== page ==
Notes: Poulter works on putting; Eyes on Olympics

By Doug FergusonFebruary 10, 2015, 7:18 pm

PEBBLE BEACH, Calif. – The golf world has seen Ian Poulter making five straight birdies in the 2012 Ryder Cup to win a pivotal match and swing momentum toward Europe. It has seen him holing key putts in winning a pair of World Golf Championships.

Poulter has seen the statistics. And he didn't like what he saw.

For a guy reputed to be among the best with the putter, Poulter spent the last eight weeks working harder than ever on the one part of his game that wouldn't seem to need much work. Except that when Poulter studied his putting statistics for 2014, he wasn't happy.

''I think too many people comment on putting that's happened probably in the Ryder Cup and seem to think that I'm a great putter,'' he said. ''When you actually dissect the stats like I did at the end of last year, my putting was nowhere near acceptable.''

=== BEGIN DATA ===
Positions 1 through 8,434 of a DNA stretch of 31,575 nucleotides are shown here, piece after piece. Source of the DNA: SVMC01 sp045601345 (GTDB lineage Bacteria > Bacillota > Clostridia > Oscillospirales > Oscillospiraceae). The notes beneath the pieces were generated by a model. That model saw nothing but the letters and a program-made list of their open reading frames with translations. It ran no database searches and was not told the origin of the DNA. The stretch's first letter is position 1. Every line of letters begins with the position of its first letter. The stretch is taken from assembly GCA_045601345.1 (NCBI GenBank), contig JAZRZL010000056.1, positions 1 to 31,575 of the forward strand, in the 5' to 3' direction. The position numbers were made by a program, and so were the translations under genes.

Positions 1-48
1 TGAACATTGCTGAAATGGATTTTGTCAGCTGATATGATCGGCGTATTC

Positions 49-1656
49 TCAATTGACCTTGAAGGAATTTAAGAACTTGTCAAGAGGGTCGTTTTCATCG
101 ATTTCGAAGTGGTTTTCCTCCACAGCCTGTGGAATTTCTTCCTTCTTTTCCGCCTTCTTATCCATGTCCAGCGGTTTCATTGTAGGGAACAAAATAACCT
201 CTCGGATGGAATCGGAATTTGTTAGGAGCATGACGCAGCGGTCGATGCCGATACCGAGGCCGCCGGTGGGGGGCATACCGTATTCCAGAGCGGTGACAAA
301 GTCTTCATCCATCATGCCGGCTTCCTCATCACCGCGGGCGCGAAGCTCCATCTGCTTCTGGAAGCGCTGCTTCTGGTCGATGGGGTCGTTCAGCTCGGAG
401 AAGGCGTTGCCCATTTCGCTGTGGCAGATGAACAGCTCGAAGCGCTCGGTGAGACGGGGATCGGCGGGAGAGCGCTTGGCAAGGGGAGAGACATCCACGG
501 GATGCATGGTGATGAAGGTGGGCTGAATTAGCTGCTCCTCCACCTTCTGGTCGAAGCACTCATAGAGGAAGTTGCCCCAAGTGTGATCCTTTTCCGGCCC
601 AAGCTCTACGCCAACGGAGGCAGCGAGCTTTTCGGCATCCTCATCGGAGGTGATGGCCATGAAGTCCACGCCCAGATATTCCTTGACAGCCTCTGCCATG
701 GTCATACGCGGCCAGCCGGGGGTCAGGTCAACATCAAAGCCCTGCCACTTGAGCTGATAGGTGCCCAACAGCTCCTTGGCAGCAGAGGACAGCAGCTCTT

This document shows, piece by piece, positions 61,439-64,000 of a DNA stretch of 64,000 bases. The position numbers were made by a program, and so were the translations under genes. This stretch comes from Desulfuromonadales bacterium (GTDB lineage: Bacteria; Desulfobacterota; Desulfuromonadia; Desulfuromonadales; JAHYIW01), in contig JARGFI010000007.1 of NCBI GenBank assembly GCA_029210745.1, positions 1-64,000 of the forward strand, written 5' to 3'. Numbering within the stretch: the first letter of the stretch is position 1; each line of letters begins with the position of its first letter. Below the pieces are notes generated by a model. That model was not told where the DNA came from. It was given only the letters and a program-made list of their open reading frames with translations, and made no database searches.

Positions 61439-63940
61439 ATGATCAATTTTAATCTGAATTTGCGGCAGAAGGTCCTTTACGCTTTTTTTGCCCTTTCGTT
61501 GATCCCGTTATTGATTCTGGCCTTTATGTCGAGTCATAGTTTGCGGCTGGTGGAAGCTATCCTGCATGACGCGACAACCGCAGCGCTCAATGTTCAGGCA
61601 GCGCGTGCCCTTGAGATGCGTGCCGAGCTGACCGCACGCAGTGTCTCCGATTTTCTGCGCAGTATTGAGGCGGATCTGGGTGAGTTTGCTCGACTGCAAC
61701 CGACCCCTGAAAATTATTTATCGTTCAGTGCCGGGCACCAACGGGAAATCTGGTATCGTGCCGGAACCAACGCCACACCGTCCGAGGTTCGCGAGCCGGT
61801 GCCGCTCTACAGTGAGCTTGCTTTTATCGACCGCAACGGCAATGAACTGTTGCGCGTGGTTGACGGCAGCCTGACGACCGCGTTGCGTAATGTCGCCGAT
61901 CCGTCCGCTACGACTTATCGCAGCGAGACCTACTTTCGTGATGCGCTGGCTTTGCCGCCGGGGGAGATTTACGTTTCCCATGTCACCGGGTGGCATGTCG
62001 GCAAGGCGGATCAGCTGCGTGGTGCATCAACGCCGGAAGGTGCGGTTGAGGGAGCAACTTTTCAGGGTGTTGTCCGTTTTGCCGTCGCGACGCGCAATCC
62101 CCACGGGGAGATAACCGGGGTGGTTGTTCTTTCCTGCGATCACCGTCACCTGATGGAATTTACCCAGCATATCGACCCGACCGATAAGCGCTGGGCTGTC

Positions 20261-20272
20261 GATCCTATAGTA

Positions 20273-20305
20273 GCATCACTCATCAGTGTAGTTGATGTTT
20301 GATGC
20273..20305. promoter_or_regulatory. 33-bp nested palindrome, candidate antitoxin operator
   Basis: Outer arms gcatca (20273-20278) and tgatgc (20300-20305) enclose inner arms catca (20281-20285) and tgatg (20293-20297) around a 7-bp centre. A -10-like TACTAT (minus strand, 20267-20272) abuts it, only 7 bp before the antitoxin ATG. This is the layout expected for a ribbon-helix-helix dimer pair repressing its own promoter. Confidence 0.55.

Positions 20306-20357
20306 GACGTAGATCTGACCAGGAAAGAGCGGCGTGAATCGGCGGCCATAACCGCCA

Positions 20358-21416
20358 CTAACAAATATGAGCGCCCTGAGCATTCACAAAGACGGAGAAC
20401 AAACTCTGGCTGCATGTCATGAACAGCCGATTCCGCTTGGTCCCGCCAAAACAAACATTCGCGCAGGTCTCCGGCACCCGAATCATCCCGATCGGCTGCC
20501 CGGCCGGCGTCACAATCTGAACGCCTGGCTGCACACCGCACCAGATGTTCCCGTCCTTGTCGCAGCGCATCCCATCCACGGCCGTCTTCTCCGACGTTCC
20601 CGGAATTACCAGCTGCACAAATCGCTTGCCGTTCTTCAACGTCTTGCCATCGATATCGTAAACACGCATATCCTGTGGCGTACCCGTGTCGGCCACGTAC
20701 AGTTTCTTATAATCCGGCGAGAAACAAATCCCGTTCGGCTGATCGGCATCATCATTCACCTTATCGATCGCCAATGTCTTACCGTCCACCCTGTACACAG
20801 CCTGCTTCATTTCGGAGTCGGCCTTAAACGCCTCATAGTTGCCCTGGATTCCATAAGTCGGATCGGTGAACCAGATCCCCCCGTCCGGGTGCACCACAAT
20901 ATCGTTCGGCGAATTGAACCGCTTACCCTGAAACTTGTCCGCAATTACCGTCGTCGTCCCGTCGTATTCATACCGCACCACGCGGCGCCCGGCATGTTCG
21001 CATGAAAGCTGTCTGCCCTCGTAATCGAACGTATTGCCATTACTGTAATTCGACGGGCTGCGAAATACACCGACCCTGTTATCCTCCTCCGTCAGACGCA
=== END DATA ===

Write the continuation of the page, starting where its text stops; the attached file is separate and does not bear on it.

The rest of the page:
He was No. 172 on the PGA Tour in putts holed from 10 to 15 feet. And on par 5 scoring performance – a large part of that is putting for players who can't routinely reach the green in two – Poulter ranked No. 122.

Perhaps more disturbing was to realize how much it was costing him.

Poulter added a little mystery to self-analysis by mentioning an unidentified player whose statistics were eerily similar from tee-to-green. This player doesn't hit it further off the tee. They both hit about the same percentage of greens in regulation.